Written and created by Matthew Pejkovic

Contact: mattsm@mattsmoviereviews.net

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1975
THE MAN WHO WOULD BE KING

STARRING:MICHAEL CAINE,SEAN CONNERY,CHRISTOPHER PLUMMER, SAEED JAFFREY,DOGHMI LARBI,KAROOM BEN BOUIH,SHAKIRA CAINE

BASED ON THE SHORT STORY BY RUDYARD KIPLING

SCREENPLAY BY GLADYS HILL & JOHN HUSTON

PRODUCED BY JOHN FOREMAN

DIRECTED BY JOHN HUSTON

GENRE:ADVENTURE/DRAMA

RATED:AUSTRALIA:PG/UK:PG/USA:PG

RUNNING TIME:129 MIN

The Man Who Would Be King begins in India where Kipling (Christopher Plummer), the editor of the Northern Star newspaper, is approached by a diseased riddled Indian man who introduces himself as former acquaintance Peachy Carnahan (Michael Caine). Three years previously Peachy and his partner Daniel Dravot (Sean Connery) - members of the British Royal Army and fellow Freemasons - were to be deported from India due to their criminal behaviour which included (but was not limited to) grifting and gun running. Not wanting to return to a dour life back home, Carnahan and Dravot think up a dubious plan where they will travel to the far off land of Karfristan, side with a warring tribe, vanquish their enemies and then proceed to loot the land piece by piece. Labelled as madmen by Kipling (who is also a fellow Freemason), Carnahan and Dravot were never the less persistent in their quest even going so far to write up a contract which would assure the goals for their mission will be upheld (these include abstinence from alcohol and sex). Disguising themselves as Indians they leave for Karfristan, travelling through the punishing Afghanistan desert, past raging rivers and across snowy mountainous terrain, facing death at every turn. When they finally reach Kafristan they set out with their plan and side with a primitive tribe to whom they proclaim to be heaven sent and promise victory over their enemies. They travel from village to village defeating tribes, looting them and then offering their services to the men they had just defeated. Quickly Carnahan and Dravot create a nation of people under their rule, yet things get complicated when Dravot is mistaken for a God, an idea he takes to which creates a strain in his relationship with Carnahan and a wrench in their plans.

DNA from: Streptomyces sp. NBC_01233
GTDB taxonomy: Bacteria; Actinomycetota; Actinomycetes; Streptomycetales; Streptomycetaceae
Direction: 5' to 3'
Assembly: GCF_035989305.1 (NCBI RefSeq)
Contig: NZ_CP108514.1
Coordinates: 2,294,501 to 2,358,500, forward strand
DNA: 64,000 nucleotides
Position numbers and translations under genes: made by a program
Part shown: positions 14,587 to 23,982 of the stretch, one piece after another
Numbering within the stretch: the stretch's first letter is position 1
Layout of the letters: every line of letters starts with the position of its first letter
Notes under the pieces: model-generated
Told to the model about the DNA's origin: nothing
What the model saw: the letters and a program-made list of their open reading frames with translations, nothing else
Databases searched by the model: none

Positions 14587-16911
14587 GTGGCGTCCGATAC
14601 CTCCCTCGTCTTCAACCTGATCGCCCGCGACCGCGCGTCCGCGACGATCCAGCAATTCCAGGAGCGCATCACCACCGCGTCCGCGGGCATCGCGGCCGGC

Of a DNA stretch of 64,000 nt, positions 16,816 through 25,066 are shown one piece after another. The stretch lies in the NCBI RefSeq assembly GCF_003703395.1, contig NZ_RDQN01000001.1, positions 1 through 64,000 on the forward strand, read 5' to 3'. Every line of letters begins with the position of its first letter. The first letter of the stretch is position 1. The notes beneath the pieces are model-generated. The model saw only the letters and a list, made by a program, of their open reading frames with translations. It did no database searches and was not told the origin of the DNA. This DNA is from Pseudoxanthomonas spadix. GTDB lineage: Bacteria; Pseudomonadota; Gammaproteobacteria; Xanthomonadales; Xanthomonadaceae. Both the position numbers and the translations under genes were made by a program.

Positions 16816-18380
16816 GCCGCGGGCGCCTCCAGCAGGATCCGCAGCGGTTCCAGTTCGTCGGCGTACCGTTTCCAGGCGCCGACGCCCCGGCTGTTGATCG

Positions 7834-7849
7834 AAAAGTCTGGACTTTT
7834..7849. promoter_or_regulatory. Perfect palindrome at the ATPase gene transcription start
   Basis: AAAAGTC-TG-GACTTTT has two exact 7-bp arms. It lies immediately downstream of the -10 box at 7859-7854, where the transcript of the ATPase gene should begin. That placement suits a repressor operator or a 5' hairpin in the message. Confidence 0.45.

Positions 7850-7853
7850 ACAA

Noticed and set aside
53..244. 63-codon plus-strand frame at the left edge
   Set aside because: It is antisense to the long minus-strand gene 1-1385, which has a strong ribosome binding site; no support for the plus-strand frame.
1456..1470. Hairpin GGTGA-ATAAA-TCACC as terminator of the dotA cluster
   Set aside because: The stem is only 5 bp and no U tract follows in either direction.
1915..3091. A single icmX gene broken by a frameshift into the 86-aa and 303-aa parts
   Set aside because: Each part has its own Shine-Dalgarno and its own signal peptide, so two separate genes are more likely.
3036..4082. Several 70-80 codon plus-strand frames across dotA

The Man Who Would Be King contains the type of old school, epic movie making that has sadly gone astray over the last few decades. Featuring mesmerising locations, great cinematography, high achievements in set design and costume, hundreds of extras and a riveting screenplay by Gladys Hill and director John Huston (based on the short story by Rudyard Kipling), Huston has crafted a fun and wild adventure movie which takes the viewer to the far corners of the civilised world where old testament style customs still reign supreme, showing how two men can exploit the power, gullibility and danger of primitive religion to suit their greed.
Michael Caine and Sean Connery are great as two larrikins spreading English customs and morals throughout a primitive part of the world. The chemistry between both actors is electric. It is a wonder as to why they did not team up again since they could have easily been the UK equivalent to the USA's Newman and Redford. The charm and humour that both men possess are shown in spades throughout the film. While watching The Man Who Would Be King it is clear that one of the main differences between this movie and other epic adventure productions is the humour found within its two main characters. Watch Caine try to keep his vow of celibacy while fending off the advancements of a half naked woman and try not to laugh during the initial battle scene that is suddenly disrupted by the arrival of a group of travelling holy men. No movie in recent memory- with perhaps the exception of the Pirates of the Caribbean series - has been cheeky enough to undermine huge battle sequences with such comedic timing without it turning into a full blown farce.
A unique movie experience, brilliantly brought to life by Huston and exceptionally well played by Caine and Connery.
****
 
 

 

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